Sunday, June 11, 2017

Would you rather be you?

I wonder if it seems incongruent that I should be busting with empathy for the young people I work with, the ones who struggle with depression, anxiety, and all sorts of other mental illnesses and disturbances.  And yet, I can muster no such compassion for my coworker.  It seems unfair that I should have so little room for empathizing with her, and it makes me wonder why I feel this way.  This list is a compilation of reasons I cannot empathize with M:

- she says she is allergic to everything, but she frequently eats things she says she can't eat
- she doesn't answer her work email for weeks at at a time, but will respond immediately if something free is being given away
- she jingles when she walks because she wears a lot of jewellery
- she lisps when she talks because she is lying (that's patently ridiculous)
- she always applies to go to professional development opportunities that will get her out of being at work
- she does not respond to students' requests for appointments
- she claims to care very much about her career in spite of being terrible at it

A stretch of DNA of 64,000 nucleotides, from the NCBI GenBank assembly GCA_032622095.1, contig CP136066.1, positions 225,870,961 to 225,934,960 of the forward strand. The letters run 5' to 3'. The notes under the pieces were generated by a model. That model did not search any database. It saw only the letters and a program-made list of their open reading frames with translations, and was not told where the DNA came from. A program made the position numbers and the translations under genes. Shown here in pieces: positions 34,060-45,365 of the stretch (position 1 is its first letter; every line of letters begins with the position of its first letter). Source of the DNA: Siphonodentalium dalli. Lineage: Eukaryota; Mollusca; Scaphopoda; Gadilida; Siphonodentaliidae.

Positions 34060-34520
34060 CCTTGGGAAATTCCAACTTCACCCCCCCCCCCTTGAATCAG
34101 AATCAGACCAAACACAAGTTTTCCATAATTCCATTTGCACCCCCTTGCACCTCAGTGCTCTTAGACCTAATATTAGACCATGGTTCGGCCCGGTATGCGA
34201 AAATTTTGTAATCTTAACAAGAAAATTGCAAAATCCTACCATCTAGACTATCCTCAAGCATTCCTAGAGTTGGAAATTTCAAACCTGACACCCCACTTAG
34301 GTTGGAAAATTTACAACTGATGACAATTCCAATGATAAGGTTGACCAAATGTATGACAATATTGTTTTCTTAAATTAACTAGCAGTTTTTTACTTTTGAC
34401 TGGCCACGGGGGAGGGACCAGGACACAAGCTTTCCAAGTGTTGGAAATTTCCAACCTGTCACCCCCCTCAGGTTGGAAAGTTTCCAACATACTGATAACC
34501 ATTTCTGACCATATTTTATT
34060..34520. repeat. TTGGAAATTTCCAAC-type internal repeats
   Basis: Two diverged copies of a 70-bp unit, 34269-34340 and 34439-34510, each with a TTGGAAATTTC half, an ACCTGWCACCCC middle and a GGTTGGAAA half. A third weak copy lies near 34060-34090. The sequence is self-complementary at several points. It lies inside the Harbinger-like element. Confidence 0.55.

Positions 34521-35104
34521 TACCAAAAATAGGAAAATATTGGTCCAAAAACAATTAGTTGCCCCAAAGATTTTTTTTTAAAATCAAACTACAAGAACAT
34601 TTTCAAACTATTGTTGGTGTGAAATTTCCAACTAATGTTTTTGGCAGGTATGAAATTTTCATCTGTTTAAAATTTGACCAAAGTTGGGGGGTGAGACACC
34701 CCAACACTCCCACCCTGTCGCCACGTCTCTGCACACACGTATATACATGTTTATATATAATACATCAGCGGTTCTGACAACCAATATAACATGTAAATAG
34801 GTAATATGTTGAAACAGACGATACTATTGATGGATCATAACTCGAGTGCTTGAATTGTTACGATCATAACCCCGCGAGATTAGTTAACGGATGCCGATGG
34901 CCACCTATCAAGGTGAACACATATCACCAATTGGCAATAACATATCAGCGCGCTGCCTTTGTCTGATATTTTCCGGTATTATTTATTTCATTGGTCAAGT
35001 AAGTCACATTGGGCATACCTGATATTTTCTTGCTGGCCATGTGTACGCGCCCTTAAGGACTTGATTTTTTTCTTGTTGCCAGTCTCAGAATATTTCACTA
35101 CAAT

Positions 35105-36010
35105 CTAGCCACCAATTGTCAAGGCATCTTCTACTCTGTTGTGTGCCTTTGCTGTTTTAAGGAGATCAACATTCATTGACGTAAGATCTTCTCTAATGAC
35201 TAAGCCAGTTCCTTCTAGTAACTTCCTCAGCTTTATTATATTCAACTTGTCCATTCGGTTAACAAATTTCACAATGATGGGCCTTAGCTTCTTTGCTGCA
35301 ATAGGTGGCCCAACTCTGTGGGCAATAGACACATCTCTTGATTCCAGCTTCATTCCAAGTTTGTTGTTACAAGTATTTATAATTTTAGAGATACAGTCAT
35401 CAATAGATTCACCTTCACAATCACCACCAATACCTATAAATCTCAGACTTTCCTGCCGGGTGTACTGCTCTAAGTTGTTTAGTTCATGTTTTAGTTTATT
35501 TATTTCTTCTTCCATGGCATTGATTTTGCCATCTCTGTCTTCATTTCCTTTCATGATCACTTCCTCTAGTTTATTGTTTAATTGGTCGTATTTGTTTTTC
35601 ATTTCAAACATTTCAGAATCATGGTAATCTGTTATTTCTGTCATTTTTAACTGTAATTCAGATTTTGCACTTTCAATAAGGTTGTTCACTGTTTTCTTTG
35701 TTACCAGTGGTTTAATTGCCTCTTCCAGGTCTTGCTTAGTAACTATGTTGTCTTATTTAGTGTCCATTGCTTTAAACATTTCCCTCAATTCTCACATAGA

- she claims to care very much about being part of a "team" although she does not contribute
- she takes credit for other people's work
- she brings in student counsellors to take on her work
- she does not supervise her student counsellors 
- she complains about being very busy all the time although she spends her whole day with her door shut, not seeing students
- she leaves her paperwork for others to do when she falls behind and then calls in sick
- she seems very very very very happy and seems to have no idea how much she sucks

That's not a comprehensive list by an means but it covers the most important things.  When I look at the list I realize it's largely the last item that makes me unable to care about her apparent mental illness.  It's her apparent lack of awareness that her actions impact others.  The way she seems so pleased with herself and seems to think she's quite wonderful.  It really rankles.  Why?

Maybe it's because I ask myself at least a hundred times a day if I'm doing a good enough job.  Maybe it's because I am oversensitive to how my actions impact other people.  It's something to do with these facts, absolutely.

I'm too irritated to feel sorry for her, even though obviously something is wrong with her.  And that's the problem with invisible illnesses; maybe the more "normal" a person appears to be, the less room there is to tolerate something less.  Maybe that's it.

Or maybe it's the lisping and jingling.  I really hate that.


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